The scammer then tells the victim they have missed a court date, owe fines or have a criminal offense, and the caller seeks money or an electronic transfer to keep warrants from being issued or an arrest being made.
The WCSO said the office does not conduct business in that manner and employees do not arrange or accept money from the public in lieu of arrest or to resolve criminal or court-related matters.
If anyone has been a victim of this type of crime, or has information, reach out out to the Warren County Sheriff’s Office at 513-695-1280, or e-mail email@example.com.
In November, the Butler County Sheriff’s Office issued a similar fraud alert.
A scammer called a Liberty Township and told them they had two felony warrants for their arrest and that if they did not pay they would be arrested. The scammer told the victim to purchase a Green Dot card and forward the information to them.
“This particular scammer mentioned phrases such as ‘secure electronic voucher’ and ‘run the card through an electronic kiosk.’ The scammer then became agitated and threatened them not to call or come to the sheriff’s office or they would be arrested on the spot,” according to the warning.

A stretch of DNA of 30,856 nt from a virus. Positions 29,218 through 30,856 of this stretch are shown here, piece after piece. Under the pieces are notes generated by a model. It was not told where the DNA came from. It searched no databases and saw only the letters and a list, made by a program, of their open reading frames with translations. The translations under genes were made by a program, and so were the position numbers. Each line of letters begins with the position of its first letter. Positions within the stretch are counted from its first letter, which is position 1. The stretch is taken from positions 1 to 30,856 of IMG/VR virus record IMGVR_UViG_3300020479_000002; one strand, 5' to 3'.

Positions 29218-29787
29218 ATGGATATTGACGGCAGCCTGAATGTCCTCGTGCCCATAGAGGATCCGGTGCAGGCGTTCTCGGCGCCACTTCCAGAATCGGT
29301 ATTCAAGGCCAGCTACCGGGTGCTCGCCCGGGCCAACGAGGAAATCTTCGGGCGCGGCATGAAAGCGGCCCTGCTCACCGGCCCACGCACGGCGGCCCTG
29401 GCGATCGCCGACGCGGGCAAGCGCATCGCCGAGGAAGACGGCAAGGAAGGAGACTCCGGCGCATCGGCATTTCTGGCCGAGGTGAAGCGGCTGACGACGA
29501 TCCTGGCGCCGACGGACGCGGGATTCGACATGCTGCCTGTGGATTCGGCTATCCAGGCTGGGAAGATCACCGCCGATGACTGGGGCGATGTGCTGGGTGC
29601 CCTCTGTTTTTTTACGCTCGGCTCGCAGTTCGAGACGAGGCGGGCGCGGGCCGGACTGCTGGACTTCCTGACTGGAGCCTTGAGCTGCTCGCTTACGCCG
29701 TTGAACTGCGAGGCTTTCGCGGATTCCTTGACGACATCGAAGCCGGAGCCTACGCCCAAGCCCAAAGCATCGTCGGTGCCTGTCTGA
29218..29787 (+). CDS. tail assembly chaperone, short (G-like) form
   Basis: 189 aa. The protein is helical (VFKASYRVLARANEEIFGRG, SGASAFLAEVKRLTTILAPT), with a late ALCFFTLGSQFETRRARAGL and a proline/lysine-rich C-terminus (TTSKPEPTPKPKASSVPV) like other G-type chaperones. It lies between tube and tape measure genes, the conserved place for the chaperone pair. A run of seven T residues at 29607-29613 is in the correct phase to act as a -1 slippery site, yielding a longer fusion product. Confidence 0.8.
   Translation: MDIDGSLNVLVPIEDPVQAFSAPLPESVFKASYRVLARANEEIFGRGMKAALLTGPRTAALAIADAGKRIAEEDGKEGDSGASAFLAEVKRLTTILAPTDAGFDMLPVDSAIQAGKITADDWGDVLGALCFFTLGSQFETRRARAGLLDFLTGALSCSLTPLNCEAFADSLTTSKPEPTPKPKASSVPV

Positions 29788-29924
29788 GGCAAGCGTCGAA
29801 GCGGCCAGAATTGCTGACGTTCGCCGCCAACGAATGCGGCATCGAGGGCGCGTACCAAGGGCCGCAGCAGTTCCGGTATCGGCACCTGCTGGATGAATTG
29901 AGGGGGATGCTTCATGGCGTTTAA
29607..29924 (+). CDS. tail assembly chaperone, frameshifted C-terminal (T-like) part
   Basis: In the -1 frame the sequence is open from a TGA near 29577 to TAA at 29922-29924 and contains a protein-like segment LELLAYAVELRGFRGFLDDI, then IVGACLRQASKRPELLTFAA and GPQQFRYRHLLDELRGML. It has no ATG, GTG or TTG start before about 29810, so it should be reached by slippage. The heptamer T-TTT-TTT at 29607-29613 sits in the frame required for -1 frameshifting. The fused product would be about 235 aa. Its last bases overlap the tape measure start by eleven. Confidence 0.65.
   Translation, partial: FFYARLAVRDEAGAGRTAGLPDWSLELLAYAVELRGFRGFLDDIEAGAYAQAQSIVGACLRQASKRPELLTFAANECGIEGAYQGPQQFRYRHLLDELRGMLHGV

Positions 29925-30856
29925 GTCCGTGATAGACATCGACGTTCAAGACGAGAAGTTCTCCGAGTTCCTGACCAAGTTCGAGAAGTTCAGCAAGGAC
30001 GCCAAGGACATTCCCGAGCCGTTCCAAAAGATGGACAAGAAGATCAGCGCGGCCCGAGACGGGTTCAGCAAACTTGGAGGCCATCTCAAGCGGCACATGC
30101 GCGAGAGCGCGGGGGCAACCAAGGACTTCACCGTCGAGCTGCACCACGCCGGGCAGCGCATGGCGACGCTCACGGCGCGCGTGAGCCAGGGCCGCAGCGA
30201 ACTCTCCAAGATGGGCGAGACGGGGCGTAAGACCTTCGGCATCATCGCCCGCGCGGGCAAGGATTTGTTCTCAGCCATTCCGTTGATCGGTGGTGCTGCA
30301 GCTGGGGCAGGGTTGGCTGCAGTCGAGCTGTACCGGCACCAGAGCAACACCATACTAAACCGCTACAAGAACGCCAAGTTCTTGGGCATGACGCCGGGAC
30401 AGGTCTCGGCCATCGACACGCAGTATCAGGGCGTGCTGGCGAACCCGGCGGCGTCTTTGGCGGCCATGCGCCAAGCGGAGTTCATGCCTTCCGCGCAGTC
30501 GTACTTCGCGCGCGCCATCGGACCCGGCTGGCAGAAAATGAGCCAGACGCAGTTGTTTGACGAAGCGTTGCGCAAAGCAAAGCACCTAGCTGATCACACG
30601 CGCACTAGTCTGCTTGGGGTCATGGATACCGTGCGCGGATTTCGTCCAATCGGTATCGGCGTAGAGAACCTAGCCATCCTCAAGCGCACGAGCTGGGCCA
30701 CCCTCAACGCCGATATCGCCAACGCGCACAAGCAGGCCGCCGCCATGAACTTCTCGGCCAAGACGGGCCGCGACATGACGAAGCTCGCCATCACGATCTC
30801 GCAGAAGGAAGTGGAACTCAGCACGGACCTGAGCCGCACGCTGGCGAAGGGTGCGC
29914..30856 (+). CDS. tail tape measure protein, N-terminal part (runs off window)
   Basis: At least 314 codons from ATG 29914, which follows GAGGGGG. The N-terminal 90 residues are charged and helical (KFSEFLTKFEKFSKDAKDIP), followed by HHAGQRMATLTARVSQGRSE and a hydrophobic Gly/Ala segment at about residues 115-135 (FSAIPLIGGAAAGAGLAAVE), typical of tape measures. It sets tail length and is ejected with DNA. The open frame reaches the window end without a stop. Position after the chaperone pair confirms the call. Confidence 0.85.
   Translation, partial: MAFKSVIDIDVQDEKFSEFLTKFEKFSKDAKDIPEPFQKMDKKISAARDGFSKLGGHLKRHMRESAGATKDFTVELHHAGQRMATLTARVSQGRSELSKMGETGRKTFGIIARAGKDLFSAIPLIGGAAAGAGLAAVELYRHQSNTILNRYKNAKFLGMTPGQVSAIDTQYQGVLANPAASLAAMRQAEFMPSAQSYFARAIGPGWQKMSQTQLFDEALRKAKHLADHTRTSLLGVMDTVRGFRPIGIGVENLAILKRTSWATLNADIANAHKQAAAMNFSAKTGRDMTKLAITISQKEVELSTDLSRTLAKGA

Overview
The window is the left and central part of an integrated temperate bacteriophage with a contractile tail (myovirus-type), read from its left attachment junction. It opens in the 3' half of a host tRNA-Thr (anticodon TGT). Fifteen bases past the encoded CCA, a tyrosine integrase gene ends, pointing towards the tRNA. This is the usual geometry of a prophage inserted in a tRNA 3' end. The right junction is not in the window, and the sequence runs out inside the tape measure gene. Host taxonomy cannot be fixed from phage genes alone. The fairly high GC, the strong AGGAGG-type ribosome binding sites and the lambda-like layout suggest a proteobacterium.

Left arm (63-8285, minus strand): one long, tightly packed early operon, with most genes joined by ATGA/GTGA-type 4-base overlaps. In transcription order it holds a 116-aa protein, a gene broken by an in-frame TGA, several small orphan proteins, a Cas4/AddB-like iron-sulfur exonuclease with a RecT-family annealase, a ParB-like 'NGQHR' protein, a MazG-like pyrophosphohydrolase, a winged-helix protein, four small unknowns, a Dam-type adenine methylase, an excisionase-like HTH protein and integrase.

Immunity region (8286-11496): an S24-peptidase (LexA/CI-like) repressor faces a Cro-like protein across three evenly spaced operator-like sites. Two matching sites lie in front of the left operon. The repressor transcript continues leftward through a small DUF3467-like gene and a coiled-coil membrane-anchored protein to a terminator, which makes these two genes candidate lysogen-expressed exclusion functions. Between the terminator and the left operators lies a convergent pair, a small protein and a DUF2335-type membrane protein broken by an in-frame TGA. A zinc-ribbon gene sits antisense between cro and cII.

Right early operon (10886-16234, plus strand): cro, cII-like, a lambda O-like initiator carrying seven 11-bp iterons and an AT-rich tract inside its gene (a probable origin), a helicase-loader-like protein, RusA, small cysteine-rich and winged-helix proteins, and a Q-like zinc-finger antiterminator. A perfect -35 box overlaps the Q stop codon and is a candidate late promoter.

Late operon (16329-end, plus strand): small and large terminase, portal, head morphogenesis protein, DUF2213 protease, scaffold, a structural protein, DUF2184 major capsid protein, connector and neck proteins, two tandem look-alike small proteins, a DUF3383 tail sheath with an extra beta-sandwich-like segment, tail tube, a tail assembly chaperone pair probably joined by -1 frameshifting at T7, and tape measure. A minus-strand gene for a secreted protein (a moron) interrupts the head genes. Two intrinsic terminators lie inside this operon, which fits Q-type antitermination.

The scammer also used a fictitious judge’s name and case number along with BCSO employee names with false titles.
Butler County Sheriff’s Capt. Rick Bucheit said while the phone numbers scammers used and appear to be local, the are “spoofs” and they have had no luck tracing them.
“If I were to guess, we get a couple reports a month of scam callers,” Bucheit said. “A lot of these people are using actual employ names they obviously get from our website and are making these calls.”
Another common scam targets grandparents who receive a call saying their loved one is in jail or going to court and money is needed to have them released.
Continue to be vigilant and always report such scams to your local law enforcement agency as soon as possible. The BCSO posts crime prevention tips on Tuesday, which include scam warnings.